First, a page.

RNAi pathways contribute to developmental history-dependent phenotypic plasticity in C. elegans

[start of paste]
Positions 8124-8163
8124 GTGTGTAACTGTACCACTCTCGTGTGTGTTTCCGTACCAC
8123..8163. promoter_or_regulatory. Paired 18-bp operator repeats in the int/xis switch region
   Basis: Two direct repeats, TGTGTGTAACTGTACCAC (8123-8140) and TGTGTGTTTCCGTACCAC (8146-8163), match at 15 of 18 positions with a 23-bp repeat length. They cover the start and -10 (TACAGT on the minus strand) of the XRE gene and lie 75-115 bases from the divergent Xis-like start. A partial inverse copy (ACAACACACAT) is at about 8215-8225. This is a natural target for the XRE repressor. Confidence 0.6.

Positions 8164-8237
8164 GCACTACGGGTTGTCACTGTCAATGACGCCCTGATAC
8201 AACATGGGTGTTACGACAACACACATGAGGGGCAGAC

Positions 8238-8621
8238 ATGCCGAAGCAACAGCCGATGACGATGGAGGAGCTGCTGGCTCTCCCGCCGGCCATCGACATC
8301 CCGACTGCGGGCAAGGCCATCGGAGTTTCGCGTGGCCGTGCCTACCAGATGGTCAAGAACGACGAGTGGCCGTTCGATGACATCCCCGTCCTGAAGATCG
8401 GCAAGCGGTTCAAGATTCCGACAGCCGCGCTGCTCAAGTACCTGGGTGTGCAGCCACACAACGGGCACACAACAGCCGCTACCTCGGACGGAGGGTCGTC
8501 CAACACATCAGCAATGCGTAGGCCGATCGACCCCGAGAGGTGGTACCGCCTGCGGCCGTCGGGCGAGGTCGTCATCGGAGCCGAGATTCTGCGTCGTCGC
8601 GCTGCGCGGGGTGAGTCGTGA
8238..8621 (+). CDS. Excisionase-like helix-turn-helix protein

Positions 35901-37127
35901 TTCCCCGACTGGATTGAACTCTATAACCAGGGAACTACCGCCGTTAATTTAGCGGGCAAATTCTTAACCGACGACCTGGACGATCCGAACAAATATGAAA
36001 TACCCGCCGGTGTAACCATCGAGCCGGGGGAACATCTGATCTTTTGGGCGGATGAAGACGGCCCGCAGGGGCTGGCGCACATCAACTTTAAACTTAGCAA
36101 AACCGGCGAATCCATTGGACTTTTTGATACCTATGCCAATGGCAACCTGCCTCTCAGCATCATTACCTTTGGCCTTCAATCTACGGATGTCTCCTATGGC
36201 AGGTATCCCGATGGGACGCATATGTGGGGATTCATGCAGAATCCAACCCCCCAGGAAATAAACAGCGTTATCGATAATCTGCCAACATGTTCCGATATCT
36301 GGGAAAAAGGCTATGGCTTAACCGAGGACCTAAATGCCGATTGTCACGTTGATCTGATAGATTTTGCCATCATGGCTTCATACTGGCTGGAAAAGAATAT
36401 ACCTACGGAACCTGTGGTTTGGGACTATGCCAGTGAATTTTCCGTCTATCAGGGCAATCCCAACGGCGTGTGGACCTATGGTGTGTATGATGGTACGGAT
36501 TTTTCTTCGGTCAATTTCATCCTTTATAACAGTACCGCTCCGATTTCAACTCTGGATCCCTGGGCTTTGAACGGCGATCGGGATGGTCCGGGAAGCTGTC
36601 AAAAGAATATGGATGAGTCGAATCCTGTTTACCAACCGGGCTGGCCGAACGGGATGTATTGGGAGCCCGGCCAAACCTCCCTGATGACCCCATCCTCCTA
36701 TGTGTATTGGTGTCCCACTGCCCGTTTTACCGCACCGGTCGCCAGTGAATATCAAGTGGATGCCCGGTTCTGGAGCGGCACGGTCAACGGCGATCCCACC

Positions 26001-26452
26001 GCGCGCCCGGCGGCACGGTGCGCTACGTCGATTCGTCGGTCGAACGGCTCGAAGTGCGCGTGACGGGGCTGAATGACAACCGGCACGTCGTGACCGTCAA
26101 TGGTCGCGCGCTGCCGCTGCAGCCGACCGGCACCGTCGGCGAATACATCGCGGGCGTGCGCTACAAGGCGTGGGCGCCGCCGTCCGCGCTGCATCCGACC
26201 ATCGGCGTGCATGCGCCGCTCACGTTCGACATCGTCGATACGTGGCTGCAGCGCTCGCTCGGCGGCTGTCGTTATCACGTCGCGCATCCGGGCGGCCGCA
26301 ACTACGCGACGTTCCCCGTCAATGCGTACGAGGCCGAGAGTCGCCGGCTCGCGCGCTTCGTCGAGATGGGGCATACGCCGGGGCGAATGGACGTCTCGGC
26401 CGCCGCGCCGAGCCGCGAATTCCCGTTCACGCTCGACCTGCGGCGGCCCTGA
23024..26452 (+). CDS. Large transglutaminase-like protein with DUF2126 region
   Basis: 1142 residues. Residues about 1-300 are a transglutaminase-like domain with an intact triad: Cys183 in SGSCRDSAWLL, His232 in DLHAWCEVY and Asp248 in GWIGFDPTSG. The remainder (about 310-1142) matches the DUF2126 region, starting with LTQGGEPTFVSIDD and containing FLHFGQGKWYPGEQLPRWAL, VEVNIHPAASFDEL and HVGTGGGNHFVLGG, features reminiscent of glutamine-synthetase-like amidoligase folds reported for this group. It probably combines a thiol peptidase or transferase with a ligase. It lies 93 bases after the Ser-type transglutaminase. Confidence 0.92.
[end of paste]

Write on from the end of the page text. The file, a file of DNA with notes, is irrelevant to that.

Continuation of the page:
Early environmental experiences profoundly influence adult phenotypes through complex mechanisms that are poorly understood. We previously showed that adult Caenorhabditis elegans that transiently passed through the stress-induced dauer larval stage (post-dauer adults) exhibit significant changes in gene expression profiles, chromatin states, and life history traits when compared with adults that bypassed the dauer stage (control adults). These wild-type, isogenic animals of equivalent developmental stages exhibit different signatures of molecular marks that reflect their distinct developmental trajectories. To gain insight into the mechanisms that contribute to these developmental history-dependent phenotypes, we profiled small RNAs from post-dauer and control adults by deep sequencing. RNA interference (RNAi) pathways are known to regulate genome-wide gene expression both at the chromatin and post-transcriptional level. By quantifying changes in endogenous small interfering RNA (endo-siRNA) levels in post-dauer as compared with control animals, our analyses identified a subset of genes that are likely targets of developmental history-dependent reprogramming through a complex RNAi-mediated mechanism. Mutations in specific endo-siRNA pathways affect expected gene expression and chromatin state changes for a subset of genes in post-dauer animals, as well as disrupt their increased brood size phenotype. We also find that both chromatin state and endo-siRNA distribution in dauers are unique, and suggest that remodeling in dauers provides a template for the subsequent establishment of adult post-dauer profiles. Our results indicate a role for endo-siRNA pathways as a contributing mechanism to early experience-dependent phenotypic plasticity in adults, and describe how developmental history can program adult physiology and behavior via epigenetic mechanisms.